Bake Sales for Crosswalks?
This article originally appeared on Strong Towns and is republished with permission.
Sometimes, a story comes to our attention that, if it were written in a work of fiction, would be rejected by the editor as too on-the-nose. So it is with this juxtaposition of two news stories from the same week in December. Both stories come to us from Pocatello, Idaho, a city of just over 50,000 in the southeastern part of the state. We were tipped off to this by our friend and one of America’s most tireless and incisive road safety advocates, Don Kostelec. (Read some of his work here and here, and listen to a podcast we did with Kostelec here.)
Warning: You may feel a powerful urge to become the Joker after reading this.
Ladies and gentlemen, without further ado:
Exhibit B: Two crosswalks near Idaho State University will get push buttons and flashing LED lights after a local Rotary club operated a concession stand at baseball games to raise the money. Oh, and a McDonald’s franchise owner chipped in some cash, too.
ITD is the Idaho Transportation Department, and like essentially every state DOT, they are steeped in 1960s assumptions that their job is to maximize the speed and flow of car traffic. Anything else appears to be secondary.
The crosswalk project was initiated by the City of Pocatello after a study identified the site (on the edge of a college campus where many students presumably walk) as a safety hazard. Because the road in question is maintained by ITD, the City applied for a grant from ITD to make the safety improvements. They did not get the grant, and turned to local philanthropy at that point.
The need to scrounge pennies to get basic safety features for people who walk is a familiar, depressing reality for anyone who has encountered the world of local transportation funding. It might not always come to the point of desperation of a beverage concession or a bake sale, but very often, these projects languish unfunded for years until some squeaky-wheel neighborhood association president or local activist manages to bring the issue up with the right public officials just enough times. (I have personally watched unpaid volunteer neighborhood advocates beg elected officials for a crosswalk as a personal favor more than once.)
Meanwhile, major road projects find their way into five-year capital improvement plans and receive federal funding out of the large and mostly-unconditional block grants given to state DOTs, whether or not there is any real local constituency demanding them, and often before locals even know anything is proposed. In the case of Pocatello’s “Flying Y” interchange, it appears ITD simply declared the project a priority and budgeted $100 million for it, although the bridges, though aging, are still in adequate condition.
It would be mistaken to assume that the issue is simply that DOT planners and officials expressly believe that drivers deserve to be lavished with attention, while walkers deserve a chance to play Real World Frogger. There’s a more insidious problem, and it’s that the system privileges certain kinds of projects—specifically, the kind with a lot of extra zeroes at the end of the price tag.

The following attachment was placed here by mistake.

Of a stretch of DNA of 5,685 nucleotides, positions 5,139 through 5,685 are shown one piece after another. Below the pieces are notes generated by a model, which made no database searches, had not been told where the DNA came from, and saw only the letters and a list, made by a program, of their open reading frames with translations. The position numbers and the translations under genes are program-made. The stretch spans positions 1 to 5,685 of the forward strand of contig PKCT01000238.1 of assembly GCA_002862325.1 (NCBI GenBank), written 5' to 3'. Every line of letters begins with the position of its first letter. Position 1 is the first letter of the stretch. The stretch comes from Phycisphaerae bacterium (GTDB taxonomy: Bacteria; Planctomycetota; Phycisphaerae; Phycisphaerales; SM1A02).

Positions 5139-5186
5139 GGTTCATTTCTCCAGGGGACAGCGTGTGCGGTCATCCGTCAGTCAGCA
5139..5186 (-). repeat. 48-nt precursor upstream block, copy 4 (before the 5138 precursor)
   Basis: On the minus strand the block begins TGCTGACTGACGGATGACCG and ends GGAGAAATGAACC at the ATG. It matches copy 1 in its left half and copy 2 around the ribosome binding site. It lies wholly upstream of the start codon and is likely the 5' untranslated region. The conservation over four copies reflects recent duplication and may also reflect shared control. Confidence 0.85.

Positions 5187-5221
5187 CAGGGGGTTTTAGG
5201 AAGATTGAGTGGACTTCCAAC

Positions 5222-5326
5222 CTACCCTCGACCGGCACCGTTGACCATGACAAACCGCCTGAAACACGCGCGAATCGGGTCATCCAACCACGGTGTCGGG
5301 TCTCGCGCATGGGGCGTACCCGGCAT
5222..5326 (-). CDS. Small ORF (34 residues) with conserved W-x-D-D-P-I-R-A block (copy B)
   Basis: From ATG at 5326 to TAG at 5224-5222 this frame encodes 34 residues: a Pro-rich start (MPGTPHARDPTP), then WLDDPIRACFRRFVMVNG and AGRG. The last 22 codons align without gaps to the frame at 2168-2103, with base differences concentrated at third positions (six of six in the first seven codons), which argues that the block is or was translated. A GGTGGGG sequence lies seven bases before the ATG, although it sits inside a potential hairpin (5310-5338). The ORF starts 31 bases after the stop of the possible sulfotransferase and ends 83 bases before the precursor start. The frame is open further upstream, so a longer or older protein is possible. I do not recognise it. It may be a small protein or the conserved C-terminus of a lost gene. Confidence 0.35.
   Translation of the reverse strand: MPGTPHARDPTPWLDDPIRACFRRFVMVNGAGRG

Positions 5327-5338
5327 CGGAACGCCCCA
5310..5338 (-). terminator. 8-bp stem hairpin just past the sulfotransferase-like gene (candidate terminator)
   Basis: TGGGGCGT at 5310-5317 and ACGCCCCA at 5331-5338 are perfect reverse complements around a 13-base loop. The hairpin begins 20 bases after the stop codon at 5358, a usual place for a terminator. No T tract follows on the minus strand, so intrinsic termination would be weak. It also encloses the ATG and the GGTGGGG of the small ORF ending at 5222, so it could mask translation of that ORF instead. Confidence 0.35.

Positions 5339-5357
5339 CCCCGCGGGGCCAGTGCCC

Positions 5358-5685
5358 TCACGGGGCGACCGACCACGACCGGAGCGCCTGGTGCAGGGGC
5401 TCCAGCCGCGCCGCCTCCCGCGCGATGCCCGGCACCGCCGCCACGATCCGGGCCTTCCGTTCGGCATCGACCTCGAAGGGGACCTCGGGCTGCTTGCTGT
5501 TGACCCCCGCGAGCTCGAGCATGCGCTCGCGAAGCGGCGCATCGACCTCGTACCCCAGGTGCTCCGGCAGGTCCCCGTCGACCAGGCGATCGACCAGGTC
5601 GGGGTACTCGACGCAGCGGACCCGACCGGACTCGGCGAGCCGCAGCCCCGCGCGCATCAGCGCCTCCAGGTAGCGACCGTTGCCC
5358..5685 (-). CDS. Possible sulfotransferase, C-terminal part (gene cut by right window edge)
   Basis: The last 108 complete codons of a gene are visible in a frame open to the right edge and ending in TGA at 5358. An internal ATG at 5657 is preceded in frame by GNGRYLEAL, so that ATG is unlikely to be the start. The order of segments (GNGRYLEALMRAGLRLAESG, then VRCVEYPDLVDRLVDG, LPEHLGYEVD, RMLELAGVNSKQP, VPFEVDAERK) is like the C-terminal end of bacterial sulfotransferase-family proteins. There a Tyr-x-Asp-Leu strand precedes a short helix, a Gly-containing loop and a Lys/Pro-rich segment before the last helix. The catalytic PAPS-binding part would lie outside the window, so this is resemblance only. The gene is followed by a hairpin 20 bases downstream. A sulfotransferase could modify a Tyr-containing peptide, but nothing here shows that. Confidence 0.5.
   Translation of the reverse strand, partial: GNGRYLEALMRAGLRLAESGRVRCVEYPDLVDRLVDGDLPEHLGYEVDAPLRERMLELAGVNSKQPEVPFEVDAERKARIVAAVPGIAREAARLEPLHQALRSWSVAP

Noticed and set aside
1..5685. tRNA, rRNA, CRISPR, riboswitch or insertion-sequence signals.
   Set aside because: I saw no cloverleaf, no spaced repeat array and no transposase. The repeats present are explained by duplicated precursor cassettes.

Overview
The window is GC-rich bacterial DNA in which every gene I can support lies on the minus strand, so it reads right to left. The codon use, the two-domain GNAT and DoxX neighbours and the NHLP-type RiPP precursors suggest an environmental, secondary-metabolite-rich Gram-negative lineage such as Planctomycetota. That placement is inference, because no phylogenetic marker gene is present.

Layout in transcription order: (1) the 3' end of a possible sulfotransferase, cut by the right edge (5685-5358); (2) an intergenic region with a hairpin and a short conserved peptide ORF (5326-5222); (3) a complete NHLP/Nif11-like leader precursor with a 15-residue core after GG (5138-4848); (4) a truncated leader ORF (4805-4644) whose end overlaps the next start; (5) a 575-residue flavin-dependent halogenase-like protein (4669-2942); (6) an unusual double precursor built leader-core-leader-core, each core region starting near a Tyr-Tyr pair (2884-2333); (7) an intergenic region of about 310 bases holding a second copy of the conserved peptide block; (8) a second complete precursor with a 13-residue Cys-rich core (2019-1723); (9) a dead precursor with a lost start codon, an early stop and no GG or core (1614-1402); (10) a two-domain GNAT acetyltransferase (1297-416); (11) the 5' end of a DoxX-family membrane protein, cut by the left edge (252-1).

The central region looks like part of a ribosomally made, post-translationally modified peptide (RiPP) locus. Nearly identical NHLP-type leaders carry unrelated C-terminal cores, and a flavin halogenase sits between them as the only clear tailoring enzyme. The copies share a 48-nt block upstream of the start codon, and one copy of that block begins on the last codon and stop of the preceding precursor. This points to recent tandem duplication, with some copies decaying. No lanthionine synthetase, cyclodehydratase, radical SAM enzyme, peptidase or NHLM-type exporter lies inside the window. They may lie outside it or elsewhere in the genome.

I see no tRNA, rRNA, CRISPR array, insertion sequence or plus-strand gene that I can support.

After all, a careful reader of the two Idaho State Journal articles at issue here will note that the “Flying Y” revamp actually includes the creation of a new pedestrian and cycle path. It’s not that amenities for non-drivers never get built by state DOTs. It’s that they get built when they can be tacked on to a much larger road project, padding the budget and allowing the agency to pat itself on the back for its commitment to multimodalism. (Witness this “quality of life” award given to the Utah DOT for a similar monster interchange with token multi-use path, which elicited a tremendous social media pile-on of scorn and mockery.)
The needs of non-drivers go neglected when there’s no Big Project to attach them to, just hundreds of small standalone needs. An orderly but dumb system doesn’t know what to do with hundreds of individually small needs that add up to a big need. The standard protocol—do a full project proposal, get the grant or budget request approved, assign a planner or a whole team to it, do the public engagement, solicit bids, hire a contractor, get it built—doesn’t work with small: it would paralyze the gears of the system to do that hundreds of times over.
But it’s not that the money isn’t there. It’s never been that. Southeastern Idaho could do incredible things with that $100 million for the “Flying Y,” things that would radically improve the safety, comfort, and dignity of those trying to get around outside a vehicle. But it would have to happen through a process that is far more nimble, and one that is oriented toward rapidly identifying and meeting pressing on-the-ground needs, rather than toward the idea of a checklist of big-ticket projects. That’s something that isn’t in the DNA of Idaho’s or any state’s transportation department. It’s not what they were built to do, and it’s going to take a concerted effort at every level, from local advocacy to federal pressure, to make them pivot.
In the meantime, I know we all enjoy crossing the street without fear of dying, so, uh, who’s up for a bake sale?